The SPC run charts shown in TABLE 1 illustrate the effects of pad definition. There is a sharp contrast in print variation between the solder-mask-defined and copper-defined pads. In the best-case printing scenario of solder-mask-defined square pads, the CV of 12% indicates 5-mil features can be printed-repeatably using a 2-mil coated foil; the CV of 11% indicates the same for a capability with a coated 3-mil foil.
The CVs for copper-defined pads were over 20% for both 5- and 6-mil features. The process of printing on copper-defined pads did not show preferred capability (CV<10%) until feature sizes of 7 mils, even with square pads, which performed better than round ones.
The transfer efficiencies also vary greatly between solder-mask- and copper-defined pads. Solder-mask-defined pads offer better gasketing than copper-defined ones, and limit the amount of “squeeze out,” or excess solder paste to transfer from the aperture to the PCB.
FIGURES 4 and 5 show the contrast in TE between the two pad designs for the 2- and 3-mil foils, respectively.
Regardless of foil thickness, the TE curves both show the same trends regardless of pad or aperture shape; for mask-defined pads, TEs showed typical behavior, but on copper-defined pads, excess paste was the rule rather than the exception.
On solder-mask-defined pads, TE is approximately:
These are all reasonable transfer rates with preferred or acceptable CVs.
On copper-defined pads, TEs averaged:
These TE rates, coupled with highly unacceptable CVs on copper-defined pads most likely indicate a lack of good gasketing between the pad and the stencil.
The run charts also show unanticipated spread in the data for prints 3, 13 and 19. The effects are more pronounced on the smaller features. This will be discussed in detail in the discussion section addressing pad definition.
The main effects plot shown in FIGURE 6 demonstrates the influence of the individual factors on print volume repeatability. The axis values have been omitted to focus on the relative impact of each and the inputs that minimize it.
The leading factor influencing print repeatability was the stencil coating. Feature size was a close second, followed by pad definition. With lesser influence, the 2-mil foil produced more consistent print volumes than the 3-mil foil. Pad shape and aperture corner type had negligible influence on print variation.
Top factors in variability. As indicated in Figure 6, stencil coating is the top factor in minimizing variation. It is also obvious in the side-by-side comparisons of TE and CV in Appendix B, which show the coating provides better print repeatability (lower CV) for every pad design configuration.
Although not quantified, cleanability was a considerable factor noticed during the testing. It was observed that the coated stencil released the paste to the automatic underwiping system far better than the uncoated one. The thin layer of smeared solder paste particles and flux left behind on the stencil after auto wipe likely factored into its poorer print results.
The influence of pad size – the bigger the feature, the easier it is to print – is related to AR, but does not necessarily follow general AR rules.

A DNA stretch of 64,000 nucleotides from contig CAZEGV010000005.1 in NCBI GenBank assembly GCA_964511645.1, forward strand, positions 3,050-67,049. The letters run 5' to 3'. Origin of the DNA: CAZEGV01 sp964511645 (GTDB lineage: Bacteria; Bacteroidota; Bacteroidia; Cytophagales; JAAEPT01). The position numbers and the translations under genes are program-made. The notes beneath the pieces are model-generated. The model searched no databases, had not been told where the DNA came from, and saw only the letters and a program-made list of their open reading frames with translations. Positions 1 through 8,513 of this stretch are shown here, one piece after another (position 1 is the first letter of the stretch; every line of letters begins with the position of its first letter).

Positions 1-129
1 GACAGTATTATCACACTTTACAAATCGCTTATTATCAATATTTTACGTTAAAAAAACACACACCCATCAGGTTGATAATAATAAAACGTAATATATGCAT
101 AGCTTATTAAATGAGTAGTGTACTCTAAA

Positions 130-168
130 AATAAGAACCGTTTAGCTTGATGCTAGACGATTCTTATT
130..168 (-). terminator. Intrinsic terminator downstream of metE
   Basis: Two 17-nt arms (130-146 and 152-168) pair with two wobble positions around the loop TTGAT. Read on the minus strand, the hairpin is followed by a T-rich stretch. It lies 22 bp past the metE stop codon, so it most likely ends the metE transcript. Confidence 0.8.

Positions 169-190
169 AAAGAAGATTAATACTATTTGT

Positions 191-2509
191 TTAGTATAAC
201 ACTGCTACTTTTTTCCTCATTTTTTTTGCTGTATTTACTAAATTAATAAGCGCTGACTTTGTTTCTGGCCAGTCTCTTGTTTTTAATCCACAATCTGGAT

Pad definition. FIGURE 7 shows a basic diagram comparing the two methods of designing PCB solder pads. Non-solder-mask-defined (NSMD) pads are etched onto the PCB at their nominal size. It is not uncommon, however, to find pads overetched – or undersized – by up to 2 mils.
FIGURE 8 further describes features of the different types of pad definition. Given that smaller pad sizes are more susceptible to overetching, growing the copper size by 6 mils makes it much easier for the fabricator to etch; even it if gets overetched by (an acceptable) 2 mils, there is still room for the solder mask to encroach on all sides. When all edges of the pad are covered with solder mask, the mask provides an excellent gasketing surface for the stencil, resulting in less variation in print quality and, typically, slightly higher volumes.
When pads are metal-defined, they are naturally harder to gasket to than mask-defined pads, but their propensity to be overetched exacerbates the gasketing problem. Poor gasketing of NSMD pads leads to excess solder paste deposition, as seen in Figures 4 and 5.
Another deleterious effect of overetched PCB pads is their impact on true AR. Recall that AR is calculated as the ratio of the area of the aperture opening to its walls. This calculation is based on the assumption the aperture opening fully contacts the PCB pad. When the pad is smaller than the stencil aperture, it does not offer as much area for the solder paste to stick to, thereby reducing the true AR and introducing additional variation to the process.
Traditional pad design, especially for BGAs, generally trends toward NSMD pads, because the solder mask relief enables molten solder to wrap around the edges of the pad, giving the solidified joint more shear strength than with SMD pads (Figure 8). For larger BGAs with feature sizes that are more easily printed and experience greater displacement during thermal expansion, NSMD pads are still generally preferred, but in the case of very small features, mask defining them can add shear strength between the pad and PCB due to the larger area of the pad and the reinforcement of the mask.